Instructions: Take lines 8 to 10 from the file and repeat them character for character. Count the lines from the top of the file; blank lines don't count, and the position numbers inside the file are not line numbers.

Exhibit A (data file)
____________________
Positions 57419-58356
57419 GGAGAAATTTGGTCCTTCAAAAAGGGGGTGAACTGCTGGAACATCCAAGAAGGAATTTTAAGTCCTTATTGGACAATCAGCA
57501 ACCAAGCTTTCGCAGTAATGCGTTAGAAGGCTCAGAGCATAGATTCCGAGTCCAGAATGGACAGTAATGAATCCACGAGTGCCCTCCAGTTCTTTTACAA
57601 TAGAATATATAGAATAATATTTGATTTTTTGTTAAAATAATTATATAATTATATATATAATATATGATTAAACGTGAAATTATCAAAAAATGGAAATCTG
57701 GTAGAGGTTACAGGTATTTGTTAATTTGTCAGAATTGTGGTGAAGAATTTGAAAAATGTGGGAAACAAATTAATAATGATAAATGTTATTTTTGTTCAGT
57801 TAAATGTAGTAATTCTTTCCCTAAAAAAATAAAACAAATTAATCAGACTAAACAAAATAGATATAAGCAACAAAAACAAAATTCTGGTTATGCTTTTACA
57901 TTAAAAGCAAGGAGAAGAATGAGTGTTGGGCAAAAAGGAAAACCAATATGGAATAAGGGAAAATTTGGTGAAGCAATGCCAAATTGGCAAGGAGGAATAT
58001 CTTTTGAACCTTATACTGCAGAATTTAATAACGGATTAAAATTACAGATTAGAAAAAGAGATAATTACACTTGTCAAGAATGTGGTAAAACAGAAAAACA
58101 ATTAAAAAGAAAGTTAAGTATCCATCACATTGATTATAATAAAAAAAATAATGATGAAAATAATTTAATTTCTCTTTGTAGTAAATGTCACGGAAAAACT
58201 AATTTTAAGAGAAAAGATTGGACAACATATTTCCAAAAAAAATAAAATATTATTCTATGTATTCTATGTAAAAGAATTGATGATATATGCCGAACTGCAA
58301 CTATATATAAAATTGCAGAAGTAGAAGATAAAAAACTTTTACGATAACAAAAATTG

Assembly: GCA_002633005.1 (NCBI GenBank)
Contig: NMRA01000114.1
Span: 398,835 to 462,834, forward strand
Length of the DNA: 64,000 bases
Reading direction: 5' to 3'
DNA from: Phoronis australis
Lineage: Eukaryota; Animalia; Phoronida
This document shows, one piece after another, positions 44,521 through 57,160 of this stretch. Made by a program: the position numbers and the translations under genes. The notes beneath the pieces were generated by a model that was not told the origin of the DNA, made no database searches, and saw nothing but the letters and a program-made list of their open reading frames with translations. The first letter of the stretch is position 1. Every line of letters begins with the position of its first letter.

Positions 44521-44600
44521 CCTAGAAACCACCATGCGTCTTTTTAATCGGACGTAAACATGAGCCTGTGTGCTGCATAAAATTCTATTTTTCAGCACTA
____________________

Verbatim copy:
58001 CTTTTGAACCTTATACTGCAGAATTTAATAACGGATTAAAATTACAGATTAGAAAAAGAGATAATTACACTTGTCAAGAATGTGGTAAAACAGAAAAACA
58101 ATTAAAAAGAAAGTTAAGTATCCATCACATTGATTATAATAAAAAAAATAATGATGAAAATAATTTAATTTCTCTTTGTAGTAAATGTCACGGAAAAACT
58201 AATTTTAAGAGAAAAGATTGGACAACATATTTCCAAAAAAAATAAAATATTATTCTATGTATTCTATGTAAAAGAATTGATGATATATGCCGAACTGCAA